2008 Mazda MX-5 PRHT Review


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by Annabelle Frankl
Southern Calfornia Bureau
The Auto Channel

Living in Southern California, it’s always a fun week when something with the ability to go topless arrives on your doorstep. With 20 years of top-down motoring chops under it’s familiar ‘soap bar’ shape, espying the bright red, ‘Power Retractable Hard Top’ MX-5 brings a smile to one’s face.

Re-designed 2 years ago, this 3rd generation MX-5 now boasts a robust, slightly more aggressive look, with pronounced fender flares, dual exhaust tips and, standard on the Grand Touring package, 17-inch alloys. With the top up, the PRHT gives the car a slightly bulbous look, but top down, the MX-5 retains its clean long-nose, compact-rear profile.

If you’re worried about the hard top being akin to a super-sized passenger in the middle seat next to you, don’t be: unless you’re headed to a track day, you’re unlikely to notice the 80-lb addition. Top operation is easy, and fast! Simply unlatch the header, keep your finger on the button and see the sky appear in just 12 seconds. The top stows in a compartment behind the seats, but doesn’t interfere with the trunk, so the MX-5 remains one of the more useful drop-tops of it’s kind, offering 5.3 cu ft of space, plenty of room for a couple of overnight bags.

Mazda’s 2.0-liter inline 4 with VVT kicks out 166 horsepower and 140 ft-lbs of torque and, matched to a short-throw 6-speed tranny, offers plenty of power throughout the rev range. The car is wonderfully nimble and happy to pull away, even at sub-3000 revs, in most gears. With so many super-computer-laden cars around, the MX-5 is a great reminder of how much fun it is to drive without all the high-tech stuff interfering. That said, ABS, dynamic stability control and traction control are on hand if one gets a bit too enthusiastic.

The car’s suspension’s been beefed up to accompany the arrival of the PRHT but also utilizes lightweight aluminum to keep off any unnecessary poundage and reduce unsprung weight. Rear suspension bits are borrowed from the RX-8. The engine sits almost entirely behind the front axle, giving the car excellent mass centralization and, combined with a rigid unibody structure and wide track, the MX-5 is very neutral on the road, with great balance and a confidence-inspiring (and heavy, right-foot-inducing) drive.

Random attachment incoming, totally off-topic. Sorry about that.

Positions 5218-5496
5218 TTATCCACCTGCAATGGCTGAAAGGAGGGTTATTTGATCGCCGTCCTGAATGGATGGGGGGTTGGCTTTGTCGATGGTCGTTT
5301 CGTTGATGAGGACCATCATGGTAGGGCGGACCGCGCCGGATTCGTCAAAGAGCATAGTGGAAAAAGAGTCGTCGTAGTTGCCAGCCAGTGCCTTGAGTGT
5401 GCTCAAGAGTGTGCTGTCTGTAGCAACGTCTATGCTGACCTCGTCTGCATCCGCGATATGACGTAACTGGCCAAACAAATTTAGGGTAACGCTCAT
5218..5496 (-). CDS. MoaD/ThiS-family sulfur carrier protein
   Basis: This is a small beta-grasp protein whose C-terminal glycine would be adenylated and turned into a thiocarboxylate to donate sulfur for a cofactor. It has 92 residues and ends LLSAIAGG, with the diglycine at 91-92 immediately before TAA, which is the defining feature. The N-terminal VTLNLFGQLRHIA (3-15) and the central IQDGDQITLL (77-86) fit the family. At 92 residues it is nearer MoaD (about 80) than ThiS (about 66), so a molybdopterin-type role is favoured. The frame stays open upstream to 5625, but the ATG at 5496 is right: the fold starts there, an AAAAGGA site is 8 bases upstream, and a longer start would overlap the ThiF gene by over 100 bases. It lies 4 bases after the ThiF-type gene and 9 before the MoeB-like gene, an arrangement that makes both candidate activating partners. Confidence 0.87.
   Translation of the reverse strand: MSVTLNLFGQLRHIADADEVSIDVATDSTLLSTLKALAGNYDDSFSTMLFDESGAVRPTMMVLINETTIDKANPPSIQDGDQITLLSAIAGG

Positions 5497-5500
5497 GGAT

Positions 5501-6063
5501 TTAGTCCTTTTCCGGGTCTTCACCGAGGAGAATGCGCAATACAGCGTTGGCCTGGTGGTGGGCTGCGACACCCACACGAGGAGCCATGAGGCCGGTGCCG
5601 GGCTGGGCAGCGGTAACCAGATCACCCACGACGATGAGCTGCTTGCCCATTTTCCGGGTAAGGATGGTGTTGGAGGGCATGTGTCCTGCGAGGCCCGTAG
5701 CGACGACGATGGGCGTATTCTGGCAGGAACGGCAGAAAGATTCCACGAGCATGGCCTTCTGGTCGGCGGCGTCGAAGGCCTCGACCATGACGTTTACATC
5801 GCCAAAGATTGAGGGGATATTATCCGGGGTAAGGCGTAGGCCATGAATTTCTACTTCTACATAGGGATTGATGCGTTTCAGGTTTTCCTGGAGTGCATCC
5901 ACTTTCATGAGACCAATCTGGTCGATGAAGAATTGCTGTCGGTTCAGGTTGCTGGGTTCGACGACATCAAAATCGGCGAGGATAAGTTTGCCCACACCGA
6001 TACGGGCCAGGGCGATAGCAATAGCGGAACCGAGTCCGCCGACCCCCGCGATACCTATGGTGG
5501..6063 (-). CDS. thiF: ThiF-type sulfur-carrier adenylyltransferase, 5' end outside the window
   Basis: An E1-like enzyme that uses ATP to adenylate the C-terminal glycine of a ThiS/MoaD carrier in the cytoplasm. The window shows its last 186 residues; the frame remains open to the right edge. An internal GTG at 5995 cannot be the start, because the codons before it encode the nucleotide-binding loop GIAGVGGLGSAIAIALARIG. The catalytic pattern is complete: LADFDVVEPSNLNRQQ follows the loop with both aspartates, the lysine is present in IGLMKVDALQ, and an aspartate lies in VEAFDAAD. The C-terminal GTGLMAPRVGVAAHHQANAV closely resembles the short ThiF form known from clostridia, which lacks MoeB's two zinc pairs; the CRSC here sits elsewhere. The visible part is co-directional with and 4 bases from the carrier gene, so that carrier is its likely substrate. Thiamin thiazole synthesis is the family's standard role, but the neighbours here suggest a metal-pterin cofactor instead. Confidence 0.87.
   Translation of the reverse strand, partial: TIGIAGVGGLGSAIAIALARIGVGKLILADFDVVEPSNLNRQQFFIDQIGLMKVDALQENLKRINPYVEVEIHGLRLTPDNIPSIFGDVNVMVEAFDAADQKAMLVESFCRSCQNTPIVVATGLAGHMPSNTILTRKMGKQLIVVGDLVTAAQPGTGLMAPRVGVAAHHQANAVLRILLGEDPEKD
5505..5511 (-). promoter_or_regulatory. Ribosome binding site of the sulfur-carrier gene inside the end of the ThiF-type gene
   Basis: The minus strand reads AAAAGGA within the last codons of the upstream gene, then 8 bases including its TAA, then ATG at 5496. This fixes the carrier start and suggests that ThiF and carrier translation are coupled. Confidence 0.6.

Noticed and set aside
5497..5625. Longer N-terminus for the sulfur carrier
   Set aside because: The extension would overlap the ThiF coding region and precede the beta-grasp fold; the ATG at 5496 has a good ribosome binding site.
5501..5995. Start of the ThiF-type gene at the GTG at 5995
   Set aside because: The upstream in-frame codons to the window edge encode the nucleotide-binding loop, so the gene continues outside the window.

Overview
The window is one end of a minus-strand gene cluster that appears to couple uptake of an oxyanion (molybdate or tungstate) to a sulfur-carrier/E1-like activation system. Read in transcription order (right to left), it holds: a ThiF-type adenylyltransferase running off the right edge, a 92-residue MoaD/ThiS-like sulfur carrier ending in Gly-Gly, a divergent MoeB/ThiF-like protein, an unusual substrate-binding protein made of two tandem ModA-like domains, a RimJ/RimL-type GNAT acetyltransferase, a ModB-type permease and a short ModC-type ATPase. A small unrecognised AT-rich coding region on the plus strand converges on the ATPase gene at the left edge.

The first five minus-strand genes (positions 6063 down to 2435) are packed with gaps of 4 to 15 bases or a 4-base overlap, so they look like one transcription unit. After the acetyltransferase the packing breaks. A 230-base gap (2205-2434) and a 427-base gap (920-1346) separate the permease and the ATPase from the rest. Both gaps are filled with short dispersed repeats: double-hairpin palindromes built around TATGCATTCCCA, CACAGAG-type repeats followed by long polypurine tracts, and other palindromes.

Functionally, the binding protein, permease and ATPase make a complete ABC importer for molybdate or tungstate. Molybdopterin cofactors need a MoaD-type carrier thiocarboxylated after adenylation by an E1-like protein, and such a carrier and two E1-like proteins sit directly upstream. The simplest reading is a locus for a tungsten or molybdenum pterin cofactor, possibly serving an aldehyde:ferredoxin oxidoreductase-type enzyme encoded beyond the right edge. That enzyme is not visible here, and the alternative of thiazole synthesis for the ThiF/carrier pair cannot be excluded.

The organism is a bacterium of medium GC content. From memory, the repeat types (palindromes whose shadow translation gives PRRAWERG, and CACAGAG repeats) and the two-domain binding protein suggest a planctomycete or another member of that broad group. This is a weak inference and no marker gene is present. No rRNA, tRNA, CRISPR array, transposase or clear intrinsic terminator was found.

11.4 inch ventilated discs up front, 11-inchers out back and single piston calipers all round do a sterling job of slowing your progress. Other safety features include the aforementioned ABS, DSC, traction control, plus a tire pressure monitoring system, and dual front and side airbags.

The top-of-the-line Grand Touring model is very comfy inside with good, firm, heated leather seats, plus leather shift knob and steering wheel that also features audio and cruise controls. As ever, Mazda’s been sure to provide excellent ear-blasting possibilities in the form of a BOSE 7-speaker AM/FM/6-CD system with optional Sirius satellite. Well, it’s not really top-down driving until you’ve got a thumping soundtrack mixing with the wind in your hair and the sun on your face. The Interior Trim package on my MX-5 adds a brushed aluminum look to some surfaces, including the easy-to-read instrument panel. A Premium Package includes an anti-theft immobilizer, keyless entry, Xenon HID headlights and the DSC with traction control. Storage is rather limited because with the PRHT you lose the storage compartments behind the seats.

There are few vehicles on the market that offer the convenience and enjoyment of a retractable hardtop and generally, they’re in a price bracket far above that of the MX-5. While the car is still small, it offers more usable space than some of it’s direct competitors and does so in a well-mannered and fun-to-drive package.

MSRP: 	$27,860
As Tested:	$30,650 (incl: $595 delivery charge)

Engine:			2.0L aluminum alloy DOHC I-4 with VVT
Horsepower:			166 @ 6700 rpm
Torque (lb-ft):		140 @ 5000 rpm
Transmission:		6-speed manual
Wheelbase / Length:		91.7 in. / 157.3 in.
Curb Weight:			2,573 lbs.
Fuel Requirement:		91 octane premium unleaded gasoline
Brakes, front/rear:		vented disc / solid disc, ABS standard
Suspension, front/rear:	independent double wishbone /
				independent multilink
EPA Fuel economy:		city: 20 / highway: 27


Optional Equipment:
Sirius:				$430
Interior Trim pack:		$515
Premium Pack:		$1,250

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